The requirements for International Medical Graduates(IMGs) to register with the GMC are different. They need to pass the Professional Linguistics Assessment Board (PLAB) examination, which is intended to test clinical competence, language and communication skills. The standard of clinical skills expected of PLAB applicants is quite modest: it is pitched at the standard that British graduates are meant to have reached within one year of graduation. Regardless of this low expectation, the pass rate for PLAB (2011-2015) was between 35 per cent and 69 per cent and some candidates took the exam more than four times, by which time their clinical experience and maturity should have far exceeded the standard at which the exam was pitched. Yet many were failing.
Despite this attempt to maintain standards and patient safety in the NHS, when PLAB graduates subsequently took the two most common postgraduate exams: MRCP (Member of Royal College of Physicians) and MRCGP (Member of Royal College of General Practitioners), PLAB graduates were proven to have significantly lower knowledge, skills and consequently pass rate, compared to UK graduates. The authors of an article published in the British Medical Journal concluded that raising the PLAB pass rate “considerably” would achieve equivalent results in these two postgraduate examinations but “would inevitably reduce the pass rate, with implications for workforce planning”. In other words, the NHS workforce can only be maintained by importing some inferior graduates from outside the EEA. No similar information is available for EEA graduates.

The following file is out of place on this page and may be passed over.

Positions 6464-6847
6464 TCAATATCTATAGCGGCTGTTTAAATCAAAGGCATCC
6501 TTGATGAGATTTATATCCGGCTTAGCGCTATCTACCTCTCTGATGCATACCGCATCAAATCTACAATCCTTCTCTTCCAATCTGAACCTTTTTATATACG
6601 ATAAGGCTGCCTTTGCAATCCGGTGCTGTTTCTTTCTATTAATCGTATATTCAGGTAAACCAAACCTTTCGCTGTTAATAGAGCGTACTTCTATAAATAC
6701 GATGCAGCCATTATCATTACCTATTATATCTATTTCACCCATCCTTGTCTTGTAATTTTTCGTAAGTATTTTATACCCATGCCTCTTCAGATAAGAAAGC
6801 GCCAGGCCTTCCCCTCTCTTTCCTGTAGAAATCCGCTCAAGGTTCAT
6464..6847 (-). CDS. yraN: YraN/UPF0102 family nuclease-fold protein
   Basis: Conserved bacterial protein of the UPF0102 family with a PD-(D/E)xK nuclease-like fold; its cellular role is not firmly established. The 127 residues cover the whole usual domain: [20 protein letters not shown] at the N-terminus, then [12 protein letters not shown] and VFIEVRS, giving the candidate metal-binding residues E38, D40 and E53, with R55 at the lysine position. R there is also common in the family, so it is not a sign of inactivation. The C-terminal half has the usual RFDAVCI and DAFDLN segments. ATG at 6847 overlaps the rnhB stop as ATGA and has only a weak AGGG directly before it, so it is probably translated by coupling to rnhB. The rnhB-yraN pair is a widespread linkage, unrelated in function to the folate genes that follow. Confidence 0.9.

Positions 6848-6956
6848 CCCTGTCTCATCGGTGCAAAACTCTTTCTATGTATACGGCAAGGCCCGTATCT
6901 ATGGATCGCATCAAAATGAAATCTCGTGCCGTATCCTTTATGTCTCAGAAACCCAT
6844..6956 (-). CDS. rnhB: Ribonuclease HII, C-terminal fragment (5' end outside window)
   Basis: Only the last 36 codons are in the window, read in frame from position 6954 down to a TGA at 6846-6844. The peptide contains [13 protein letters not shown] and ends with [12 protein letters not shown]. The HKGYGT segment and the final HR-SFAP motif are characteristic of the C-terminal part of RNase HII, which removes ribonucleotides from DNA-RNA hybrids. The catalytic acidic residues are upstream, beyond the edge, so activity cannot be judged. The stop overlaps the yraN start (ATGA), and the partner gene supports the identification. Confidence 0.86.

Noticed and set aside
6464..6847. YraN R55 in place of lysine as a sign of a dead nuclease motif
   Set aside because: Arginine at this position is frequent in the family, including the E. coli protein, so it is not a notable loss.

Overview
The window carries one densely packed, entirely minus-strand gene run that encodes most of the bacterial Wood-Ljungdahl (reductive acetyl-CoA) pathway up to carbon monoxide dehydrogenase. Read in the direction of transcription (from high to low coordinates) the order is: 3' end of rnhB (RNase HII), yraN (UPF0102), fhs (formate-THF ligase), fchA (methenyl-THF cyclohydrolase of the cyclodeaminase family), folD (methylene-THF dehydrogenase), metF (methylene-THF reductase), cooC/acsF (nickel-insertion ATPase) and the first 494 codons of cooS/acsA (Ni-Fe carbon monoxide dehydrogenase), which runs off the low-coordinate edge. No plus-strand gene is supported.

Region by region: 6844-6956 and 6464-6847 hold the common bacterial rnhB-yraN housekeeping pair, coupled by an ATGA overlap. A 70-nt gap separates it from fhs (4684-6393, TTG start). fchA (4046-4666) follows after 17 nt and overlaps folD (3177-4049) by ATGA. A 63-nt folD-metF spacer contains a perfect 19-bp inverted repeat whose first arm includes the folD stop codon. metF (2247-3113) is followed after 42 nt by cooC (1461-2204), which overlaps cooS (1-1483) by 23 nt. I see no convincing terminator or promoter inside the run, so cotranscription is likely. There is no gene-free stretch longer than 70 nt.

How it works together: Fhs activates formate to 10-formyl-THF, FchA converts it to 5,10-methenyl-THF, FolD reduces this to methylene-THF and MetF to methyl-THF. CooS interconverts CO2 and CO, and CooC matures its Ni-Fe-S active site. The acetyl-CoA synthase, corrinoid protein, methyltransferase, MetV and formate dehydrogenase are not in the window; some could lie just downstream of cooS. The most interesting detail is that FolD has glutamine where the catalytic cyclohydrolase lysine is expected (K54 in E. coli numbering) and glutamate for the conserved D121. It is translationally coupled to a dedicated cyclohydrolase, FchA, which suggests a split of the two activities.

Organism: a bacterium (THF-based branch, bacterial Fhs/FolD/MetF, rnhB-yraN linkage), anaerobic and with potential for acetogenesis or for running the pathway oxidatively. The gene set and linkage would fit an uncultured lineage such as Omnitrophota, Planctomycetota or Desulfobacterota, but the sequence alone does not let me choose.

While these may be accurate conclusions, it must also be said that many international graduates will have achieved the highest marks in PLAB and also the best possible results in their postgraduate examinations. Furthermore, some or most foreign trained doctors working in the NHS (both EEA and IMG) are amongst the best and most able of their kind. Some of our specialist hospitals have been able to make stellar consultant appointments from abroad. However, it is equally true that many doctors relocating to the UK are economic migrants, migrating because working conditions, salaries and pensions are better here than anything they could ever achieve in their own countries.
Meanwhile, many of our brightest young British doctors are abandoning the NHS for medical careers abroad or using their medical qualification as a springboard to other professions or careers. For example, the Royal College of Emergency Medicine, representing doctors in a major shortage specialty, has reported that 600 consultant and trainee A&E doctors have moved abroad over five years.
Currently 4,881 UK trained doctors are registered to work in Australia; 2,459 in United States and 497 in New Zealand.
For me, the most alarming recent statistic is that in 2016, only 52 per cent of the 7,168 British qualified doctors who completed their two-year (compulsory) foundation training programme after graduation chose to progress to specialist training either in general or hospital practice, down from 71 per cent in 2011.
Is this a consequence of the recent junior doctor strike, which alienated and disincentivised a whole generation of doctors? Hunt had wrongly blamed 11,000 “unnecessary” weekend deaths on junior doctor weekend rostering. The strike will be his legacy.
There is a global market ready to attract the best doctors. Education and universities in the UK are among the best in the world. Only the brightest and the best can secure a place in our medical schools. Currently and alarmingly, as the revolving door of medical excellence rotates, the UK is a net loser of the best doctors. We must train and retain our own.